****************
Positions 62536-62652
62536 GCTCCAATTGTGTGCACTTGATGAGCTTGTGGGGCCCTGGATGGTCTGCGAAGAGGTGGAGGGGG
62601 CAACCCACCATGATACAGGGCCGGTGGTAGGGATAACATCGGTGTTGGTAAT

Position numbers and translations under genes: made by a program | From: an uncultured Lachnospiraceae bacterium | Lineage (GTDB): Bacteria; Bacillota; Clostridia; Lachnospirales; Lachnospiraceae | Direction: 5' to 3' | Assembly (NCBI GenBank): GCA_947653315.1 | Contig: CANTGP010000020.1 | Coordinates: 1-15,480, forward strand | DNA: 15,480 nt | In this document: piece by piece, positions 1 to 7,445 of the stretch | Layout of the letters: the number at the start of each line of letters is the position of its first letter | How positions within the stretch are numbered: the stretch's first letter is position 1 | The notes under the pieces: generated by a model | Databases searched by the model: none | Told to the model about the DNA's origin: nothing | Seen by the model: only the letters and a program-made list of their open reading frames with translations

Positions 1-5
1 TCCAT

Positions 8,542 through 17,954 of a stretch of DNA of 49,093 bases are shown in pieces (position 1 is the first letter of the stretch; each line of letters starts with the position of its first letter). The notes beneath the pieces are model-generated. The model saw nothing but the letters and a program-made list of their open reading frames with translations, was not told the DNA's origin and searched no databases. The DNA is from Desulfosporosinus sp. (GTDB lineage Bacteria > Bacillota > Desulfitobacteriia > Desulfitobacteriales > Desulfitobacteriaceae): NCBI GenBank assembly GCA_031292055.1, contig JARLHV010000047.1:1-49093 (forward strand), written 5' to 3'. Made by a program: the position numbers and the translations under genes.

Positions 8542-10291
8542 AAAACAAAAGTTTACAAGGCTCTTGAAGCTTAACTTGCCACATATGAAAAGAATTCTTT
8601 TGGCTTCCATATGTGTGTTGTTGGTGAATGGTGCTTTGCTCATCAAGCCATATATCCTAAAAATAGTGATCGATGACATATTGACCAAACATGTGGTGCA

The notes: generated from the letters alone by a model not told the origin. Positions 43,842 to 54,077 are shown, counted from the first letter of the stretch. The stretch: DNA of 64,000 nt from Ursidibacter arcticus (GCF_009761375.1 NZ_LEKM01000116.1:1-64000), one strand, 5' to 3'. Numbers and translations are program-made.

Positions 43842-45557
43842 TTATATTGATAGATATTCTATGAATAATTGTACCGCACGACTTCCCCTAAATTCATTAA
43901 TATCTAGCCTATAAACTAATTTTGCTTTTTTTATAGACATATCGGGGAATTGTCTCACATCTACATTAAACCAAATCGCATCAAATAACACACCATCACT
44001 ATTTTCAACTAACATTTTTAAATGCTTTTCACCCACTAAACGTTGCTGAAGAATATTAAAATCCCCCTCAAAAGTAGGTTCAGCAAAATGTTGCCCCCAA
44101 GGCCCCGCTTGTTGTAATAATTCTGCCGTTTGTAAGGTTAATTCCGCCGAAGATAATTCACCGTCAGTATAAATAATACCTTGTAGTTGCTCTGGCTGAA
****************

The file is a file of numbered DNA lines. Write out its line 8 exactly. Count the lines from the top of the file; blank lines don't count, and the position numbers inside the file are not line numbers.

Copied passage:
Positions 8542-10291